Co-curators Sso-Rha Kang and Matt Distel first met to begin planning “A New World: Ohio Women to Watch 2023” more than two years ago, at a time when the ongoing coronavirus pandemic still had most everything in a state of flux.
“First, we had to think about what ‘New Worlds’ meant to us and how it could be explored,” Kang said. “It’s a more conceptual concept, and it’s broader, and can be interpreted in different ways. So, we were thinking of it in terms of physical making. And then knowing we were also in the pandemic, we were thinking about people’s studio practices, and how that might be changing based on what we were going through. So, what does that output look like now?”
The two cast a wide net, landing on 11 artists drawn from both cities (Columbus artist Calista Lyon) and small towns (Migiwa Orimo, from Yellow Springs), and whose work stretches from the minimalist drawings of Cathrine Whited to the room-filling mixed-media installation created by Cleveland artist Thu Tran, which allows viewers to watch looped animated shorts from a massage chair decked out like a waterfall, complete with foam rocks and colorful flora.
There are also oversized, playful pieces of pop art (“Airhead,” by Erykah Townsend) and a series of mirrored, sculptural frames by Sharon Koelblinger, portions of which are peeled back, inviting viewers to peer inside and revealing a series of leisurely photographs: garden scenes, a hammock, sun-kissed feet stretched out on a blanket.
“A lot of shows were being canceled or rescheduled [in the early pandemic], so deadlines weren’t as firm. And I think that contributed to people going outside of their craft, to seeking out mediums they weren’t working in before, and that were much more tactile,” said Kang, pointing to a tufted rug piece by Mychaelyn Michalec as one example.
Appropriately, a number of the artists involved in the exhibit, on Saturday, July 29, were in the midst of exploring new worlds when first contacted by the curators, including Orimo, who expressed to Kang a desire to move outside of her physical studio space. “She was talking about needing to go outside, and taking long walks in the woods, and how that branched into her thinking about invasive species,” said Kang. “And then she was doing research around the language that was used to describe invasive species, and how some of those words also related to immigration.”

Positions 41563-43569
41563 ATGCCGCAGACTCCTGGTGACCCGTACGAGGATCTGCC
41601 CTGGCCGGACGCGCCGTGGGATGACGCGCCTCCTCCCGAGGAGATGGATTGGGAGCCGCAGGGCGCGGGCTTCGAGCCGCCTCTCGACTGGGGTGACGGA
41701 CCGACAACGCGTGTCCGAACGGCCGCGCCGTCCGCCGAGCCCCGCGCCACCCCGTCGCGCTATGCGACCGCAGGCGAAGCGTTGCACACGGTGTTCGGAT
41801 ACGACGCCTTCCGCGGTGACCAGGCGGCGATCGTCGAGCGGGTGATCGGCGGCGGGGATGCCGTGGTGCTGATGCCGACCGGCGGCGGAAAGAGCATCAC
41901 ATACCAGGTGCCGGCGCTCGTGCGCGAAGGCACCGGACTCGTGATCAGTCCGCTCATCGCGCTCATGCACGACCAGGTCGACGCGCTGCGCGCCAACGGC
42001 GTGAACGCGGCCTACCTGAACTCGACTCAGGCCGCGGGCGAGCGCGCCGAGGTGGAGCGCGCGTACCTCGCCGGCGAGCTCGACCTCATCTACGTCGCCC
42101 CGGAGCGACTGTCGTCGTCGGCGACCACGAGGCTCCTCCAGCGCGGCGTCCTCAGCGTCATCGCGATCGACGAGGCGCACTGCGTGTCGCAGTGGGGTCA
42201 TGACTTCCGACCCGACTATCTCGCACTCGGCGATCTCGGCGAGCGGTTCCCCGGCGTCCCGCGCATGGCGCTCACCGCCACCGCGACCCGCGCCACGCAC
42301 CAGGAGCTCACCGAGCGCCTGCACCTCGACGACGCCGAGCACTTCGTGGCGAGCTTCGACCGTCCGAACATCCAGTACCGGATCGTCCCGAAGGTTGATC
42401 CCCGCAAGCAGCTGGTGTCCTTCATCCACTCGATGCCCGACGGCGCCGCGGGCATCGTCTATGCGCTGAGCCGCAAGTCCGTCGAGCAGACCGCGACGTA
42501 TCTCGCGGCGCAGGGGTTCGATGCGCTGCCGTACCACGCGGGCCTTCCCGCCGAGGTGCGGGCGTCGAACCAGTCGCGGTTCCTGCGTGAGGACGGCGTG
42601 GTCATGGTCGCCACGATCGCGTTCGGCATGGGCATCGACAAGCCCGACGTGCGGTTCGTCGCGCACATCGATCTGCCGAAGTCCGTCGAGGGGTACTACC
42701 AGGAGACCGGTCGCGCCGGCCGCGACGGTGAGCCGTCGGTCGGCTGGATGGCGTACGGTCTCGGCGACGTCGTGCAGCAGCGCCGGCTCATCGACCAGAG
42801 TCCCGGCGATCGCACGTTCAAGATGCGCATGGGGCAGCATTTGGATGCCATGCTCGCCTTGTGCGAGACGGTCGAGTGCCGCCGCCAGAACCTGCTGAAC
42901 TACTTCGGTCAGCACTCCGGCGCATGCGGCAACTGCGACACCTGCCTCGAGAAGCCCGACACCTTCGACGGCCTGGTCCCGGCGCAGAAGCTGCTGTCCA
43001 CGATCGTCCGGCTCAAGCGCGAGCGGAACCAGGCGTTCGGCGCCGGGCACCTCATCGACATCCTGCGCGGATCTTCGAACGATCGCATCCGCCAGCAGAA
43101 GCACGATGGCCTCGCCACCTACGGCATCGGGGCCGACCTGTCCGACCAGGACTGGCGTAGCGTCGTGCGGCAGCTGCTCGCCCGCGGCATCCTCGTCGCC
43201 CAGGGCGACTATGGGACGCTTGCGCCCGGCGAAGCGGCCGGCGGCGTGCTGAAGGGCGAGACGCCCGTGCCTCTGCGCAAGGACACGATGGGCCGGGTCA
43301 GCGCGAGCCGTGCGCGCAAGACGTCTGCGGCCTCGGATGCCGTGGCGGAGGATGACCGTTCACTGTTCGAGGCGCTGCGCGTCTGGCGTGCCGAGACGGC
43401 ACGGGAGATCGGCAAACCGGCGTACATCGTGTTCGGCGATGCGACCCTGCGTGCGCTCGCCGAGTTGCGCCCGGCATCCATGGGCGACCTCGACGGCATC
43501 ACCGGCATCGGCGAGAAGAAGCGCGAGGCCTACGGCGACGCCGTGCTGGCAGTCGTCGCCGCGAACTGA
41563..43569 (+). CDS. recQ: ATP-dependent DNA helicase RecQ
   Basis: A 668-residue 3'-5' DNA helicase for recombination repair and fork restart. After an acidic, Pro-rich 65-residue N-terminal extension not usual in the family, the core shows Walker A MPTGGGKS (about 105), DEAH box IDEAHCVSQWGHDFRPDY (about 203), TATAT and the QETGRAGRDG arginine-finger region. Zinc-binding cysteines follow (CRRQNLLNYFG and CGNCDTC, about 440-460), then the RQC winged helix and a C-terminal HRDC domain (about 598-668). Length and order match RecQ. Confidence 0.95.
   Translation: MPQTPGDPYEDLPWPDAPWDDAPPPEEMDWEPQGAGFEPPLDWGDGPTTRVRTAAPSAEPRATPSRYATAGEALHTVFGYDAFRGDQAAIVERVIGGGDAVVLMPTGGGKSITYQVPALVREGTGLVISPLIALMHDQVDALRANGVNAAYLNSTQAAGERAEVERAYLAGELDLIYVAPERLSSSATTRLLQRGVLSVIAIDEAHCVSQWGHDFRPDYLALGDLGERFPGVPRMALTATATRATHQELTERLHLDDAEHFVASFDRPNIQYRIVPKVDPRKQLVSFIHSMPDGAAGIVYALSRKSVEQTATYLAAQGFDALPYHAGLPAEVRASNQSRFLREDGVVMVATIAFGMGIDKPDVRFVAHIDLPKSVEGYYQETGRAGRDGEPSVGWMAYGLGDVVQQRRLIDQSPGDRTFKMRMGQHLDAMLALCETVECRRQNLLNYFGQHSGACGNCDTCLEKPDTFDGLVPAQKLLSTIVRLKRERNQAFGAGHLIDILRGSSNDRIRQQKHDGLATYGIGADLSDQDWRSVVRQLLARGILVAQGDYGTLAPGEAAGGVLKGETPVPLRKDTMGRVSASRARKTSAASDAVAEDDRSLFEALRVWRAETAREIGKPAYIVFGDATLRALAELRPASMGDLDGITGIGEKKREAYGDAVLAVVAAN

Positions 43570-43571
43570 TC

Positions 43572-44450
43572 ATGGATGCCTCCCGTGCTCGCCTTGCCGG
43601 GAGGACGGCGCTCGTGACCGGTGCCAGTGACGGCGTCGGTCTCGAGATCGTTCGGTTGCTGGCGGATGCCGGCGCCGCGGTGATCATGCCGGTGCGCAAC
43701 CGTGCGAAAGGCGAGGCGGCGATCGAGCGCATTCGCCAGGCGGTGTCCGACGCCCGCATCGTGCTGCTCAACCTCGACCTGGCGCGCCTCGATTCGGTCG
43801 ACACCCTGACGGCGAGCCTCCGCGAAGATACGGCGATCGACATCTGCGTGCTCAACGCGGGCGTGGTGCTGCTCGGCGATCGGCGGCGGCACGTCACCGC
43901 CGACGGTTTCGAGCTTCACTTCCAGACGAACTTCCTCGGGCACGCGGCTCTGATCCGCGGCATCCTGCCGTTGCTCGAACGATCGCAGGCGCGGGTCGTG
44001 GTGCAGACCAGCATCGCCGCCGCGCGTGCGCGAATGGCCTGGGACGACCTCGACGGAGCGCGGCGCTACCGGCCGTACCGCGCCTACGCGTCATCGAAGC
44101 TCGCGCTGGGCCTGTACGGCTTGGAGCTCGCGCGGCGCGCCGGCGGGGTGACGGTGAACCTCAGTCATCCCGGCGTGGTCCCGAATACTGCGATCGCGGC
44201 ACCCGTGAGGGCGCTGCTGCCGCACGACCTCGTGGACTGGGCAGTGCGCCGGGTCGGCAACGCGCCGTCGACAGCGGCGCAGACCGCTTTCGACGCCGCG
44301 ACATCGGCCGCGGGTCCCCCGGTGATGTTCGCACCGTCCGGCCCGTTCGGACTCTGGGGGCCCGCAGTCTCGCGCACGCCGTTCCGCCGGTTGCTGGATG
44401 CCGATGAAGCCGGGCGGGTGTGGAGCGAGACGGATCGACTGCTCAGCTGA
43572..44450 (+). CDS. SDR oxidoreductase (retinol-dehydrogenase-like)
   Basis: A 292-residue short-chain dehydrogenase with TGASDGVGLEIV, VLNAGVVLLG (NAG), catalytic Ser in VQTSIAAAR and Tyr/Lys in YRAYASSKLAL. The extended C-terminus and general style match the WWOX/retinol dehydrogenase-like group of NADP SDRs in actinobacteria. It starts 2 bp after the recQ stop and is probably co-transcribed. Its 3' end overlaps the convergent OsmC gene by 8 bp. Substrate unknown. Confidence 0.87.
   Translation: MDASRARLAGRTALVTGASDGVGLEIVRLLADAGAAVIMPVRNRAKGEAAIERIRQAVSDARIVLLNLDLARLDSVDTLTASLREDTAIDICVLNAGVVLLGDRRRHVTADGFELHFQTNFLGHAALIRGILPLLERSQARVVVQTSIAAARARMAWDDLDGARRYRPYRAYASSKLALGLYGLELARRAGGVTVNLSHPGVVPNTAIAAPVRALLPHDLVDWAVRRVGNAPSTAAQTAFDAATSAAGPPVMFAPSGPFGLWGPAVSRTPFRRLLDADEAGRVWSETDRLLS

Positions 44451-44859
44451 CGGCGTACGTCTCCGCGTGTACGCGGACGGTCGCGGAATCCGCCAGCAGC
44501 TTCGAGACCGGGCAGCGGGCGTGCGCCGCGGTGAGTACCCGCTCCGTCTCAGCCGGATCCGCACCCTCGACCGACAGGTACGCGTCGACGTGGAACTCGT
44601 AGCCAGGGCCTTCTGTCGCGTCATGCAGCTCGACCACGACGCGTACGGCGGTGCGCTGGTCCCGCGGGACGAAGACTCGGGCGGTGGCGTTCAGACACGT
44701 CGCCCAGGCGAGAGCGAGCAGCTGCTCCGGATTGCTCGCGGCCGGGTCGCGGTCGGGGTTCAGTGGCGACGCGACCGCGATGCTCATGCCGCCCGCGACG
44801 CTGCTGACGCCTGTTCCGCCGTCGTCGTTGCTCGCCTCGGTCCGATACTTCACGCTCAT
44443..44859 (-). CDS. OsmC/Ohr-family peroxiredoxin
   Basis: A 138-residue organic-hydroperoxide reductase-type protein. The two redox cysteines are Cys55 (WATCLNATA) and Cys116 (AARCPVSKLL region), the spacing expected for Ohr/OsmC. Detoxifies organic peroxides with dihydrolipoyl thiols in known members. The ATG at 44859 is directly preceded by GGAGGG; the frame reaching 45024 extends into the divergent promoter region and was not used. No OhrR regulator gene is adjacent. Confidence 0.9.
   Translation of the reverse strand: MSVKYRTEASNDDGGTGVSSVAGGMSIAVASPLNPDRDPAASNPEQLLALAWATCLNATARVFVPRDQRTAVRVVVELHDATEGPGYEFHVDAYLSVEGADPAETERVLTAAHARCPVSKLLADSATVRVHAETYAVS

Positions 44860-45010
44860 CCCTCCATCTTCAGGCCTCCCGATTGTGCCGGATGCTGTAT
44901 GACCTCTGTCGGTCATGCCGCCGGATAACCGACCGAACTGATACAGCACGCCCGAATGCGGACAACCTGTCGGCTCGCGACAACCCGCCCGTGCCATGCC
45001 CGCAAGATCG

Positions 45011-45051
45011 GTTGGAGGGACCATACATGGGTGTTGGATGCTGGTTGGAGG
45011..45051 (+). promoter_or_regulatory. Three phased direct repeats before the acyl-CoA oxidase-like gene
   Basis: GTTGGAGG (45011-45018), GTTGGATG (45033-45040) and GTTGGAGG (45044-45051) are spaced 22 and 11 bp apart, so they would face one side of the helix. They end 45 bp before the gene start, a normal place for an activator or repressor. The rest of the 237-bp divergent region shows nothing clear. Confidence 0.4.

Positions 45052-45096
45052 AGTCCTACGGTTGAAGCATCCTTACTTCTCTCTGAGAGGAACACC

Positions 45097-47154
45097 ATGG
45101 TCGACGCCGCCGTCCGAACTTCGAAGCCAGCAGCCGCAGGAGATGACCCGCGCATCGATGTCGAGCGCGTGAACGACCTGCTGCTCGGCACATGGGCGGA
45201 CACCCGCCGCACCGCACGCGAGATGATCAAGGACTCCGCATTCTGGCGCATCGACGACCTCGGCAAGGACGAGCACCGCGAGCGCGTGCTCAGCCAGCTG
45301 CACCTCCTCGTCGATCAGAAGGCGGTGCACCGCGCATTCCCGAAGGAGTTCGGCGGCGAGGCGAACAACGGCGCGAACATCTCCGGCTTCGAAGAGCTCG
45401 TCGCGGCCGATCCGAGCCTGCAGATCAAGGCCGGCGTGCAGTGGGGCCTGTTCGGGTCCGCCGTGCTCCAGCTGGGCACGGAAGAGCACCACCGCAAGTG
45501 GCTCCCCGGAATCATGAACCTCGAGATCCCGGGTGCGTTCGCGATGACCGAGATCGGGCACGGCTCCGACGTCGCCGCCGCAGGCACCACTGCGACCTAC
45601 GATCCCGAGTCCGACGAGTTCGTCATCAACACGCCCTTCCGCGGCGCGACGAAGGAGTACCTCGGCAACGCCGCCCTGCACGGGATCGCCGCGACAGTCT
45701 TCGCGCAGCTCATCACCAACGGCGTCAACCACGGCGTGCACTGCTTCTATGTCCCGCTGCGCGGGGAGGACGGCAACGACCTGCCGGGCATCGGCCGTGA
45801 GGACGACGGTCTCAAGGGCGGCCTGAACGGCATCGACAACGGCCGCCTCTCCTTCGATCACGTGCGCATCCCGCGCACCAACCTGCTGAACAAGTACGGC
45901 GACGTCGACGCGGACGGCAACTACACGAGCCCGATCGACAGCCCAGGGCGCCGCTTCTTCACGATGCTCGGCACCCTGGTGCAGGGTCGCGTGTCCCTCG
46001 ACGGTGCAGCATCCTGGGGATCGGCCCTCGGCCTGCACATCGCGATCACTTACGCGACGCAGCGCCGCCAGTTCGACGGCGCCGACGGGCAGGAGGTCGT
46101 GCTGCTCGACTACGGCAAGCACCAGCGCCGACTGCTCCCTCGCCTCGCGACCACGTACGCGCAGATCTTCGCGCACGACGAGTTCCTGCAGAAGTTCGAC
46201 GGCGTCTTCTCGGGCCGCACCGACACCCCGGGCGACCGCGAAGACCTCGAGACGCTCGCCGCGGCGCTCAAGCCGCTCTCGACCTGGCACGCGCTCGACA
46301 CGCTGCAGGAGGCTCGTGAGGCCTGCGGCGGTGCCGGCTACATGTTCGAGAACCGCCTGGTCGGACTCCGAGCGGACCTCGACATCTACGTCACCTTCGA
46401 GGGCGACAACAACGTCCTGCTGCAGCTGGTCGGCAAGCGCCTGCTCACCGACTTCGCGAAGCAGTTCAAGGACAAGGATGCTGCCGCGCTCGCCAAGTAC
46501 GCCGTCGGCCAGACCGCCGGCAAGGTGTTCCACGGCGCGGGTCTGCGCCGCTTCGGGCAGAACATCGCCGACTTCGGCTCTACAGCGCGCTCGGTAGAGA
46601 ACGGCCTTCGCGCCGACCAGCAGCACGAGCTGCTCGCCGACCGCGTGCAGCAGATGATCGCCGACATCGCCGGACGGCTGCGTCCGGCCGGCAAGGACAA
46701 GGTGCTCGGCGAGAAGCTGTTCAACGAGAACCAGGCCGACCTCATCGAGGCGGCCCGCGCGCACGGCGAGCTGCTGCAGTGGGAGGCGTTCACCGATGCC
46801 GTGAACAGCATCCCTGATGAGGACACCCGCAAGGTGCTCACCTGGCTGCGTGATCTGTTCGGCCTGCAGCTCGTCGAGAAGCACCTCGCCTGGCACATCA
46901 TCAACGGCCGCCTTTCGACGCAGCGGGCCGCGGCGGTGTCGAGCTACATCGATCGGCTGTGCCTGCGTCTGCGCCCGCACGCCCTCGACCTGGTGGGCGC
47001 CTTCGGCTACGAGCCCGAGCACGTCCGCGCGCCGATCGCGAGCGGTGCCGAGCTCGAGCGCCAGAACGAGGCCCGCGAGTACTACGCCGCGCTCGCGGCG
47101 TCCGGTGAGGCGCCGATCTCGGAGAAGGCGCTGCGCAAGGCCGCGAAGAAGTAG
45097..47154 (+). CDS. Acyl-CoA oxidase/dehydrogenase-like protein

The resulting mixed-media tapestries stretch across a western wall in the gallery, one dotted with index cards on which printed facts about animals (“Researchers warn that white-tailed deer could become ‘reservoirs’ for the Covid-19 virus and can carry it indefinitely”) echo the type of fear-based language used to describe immigrants .
Tucked in the northwest corner of the gallery is “Breaking Water,” an immersive installation done by Australia-born, Columbus-based artist Calista Lyon in collaboration with Carmen Winant. Encompassing a circle of 15 tube televisions collected from street curbs and online giveaways, the piece incorporates looped video footage of breaking dams and women experiencing water breakage prior to giving birth, accompanied by audio of a voice reading from different texts. “Recently, I had someone compare water in the river to blood in the body,” a voice recited as I slowly turned at the center of the circle, taking in footage of muddy river water rushing over imploded dams spliced with shots of crystal liquid falling from above and splashing on the linoleum tile between two bare feet.
Collaborating with Winant, whose work Lyon said often centers on feminist revolt, drew out different dimensions in both artists, their piece growing from initial conversations between the two in which they discussed the interplay between feminism and the ecological disasters Lyon is prone to explore in her solo work.
“And then we started to discuss our experiences with water, and demonstrations in the world around water, and the complexity of the politics around water,” Lyon said. “And for Carmen, that was through images of water breaking in the body during childbirth. And for me, that was river restoration projects, which are basically these hugely complex collaborations between environmental activists, farmers, businesses, local politicians, Indigenous communities, where people come together to remove a dam and reconnect a river pathway. … And I started to think of dams being exploded during river restoration projects as a way to think about fighting for something other than yourself.”
In spite of the range of styles and approaches on display in "Women to Watch," Kang said she sees through lines that connect all of the works, and in particular the world-building undertaken by each of the artists. But the curator was also surprised by some of the more direct connections that surfaced between pieces.
“Migiwa Orimo and Calista Lyon both have ecological concerns in their work, and I think talking about the environment in relation to ‘New Worlds’ is so important,” Kang said. “Calista is talking about ecological grief, and this sadness that comes with the destruction of the environment. And here’s Migiwa out on her hikes, thinking about invasive species. So, the concepts are different concepts, but they’re both talking about the environment, both moved by it, both inspired by it.”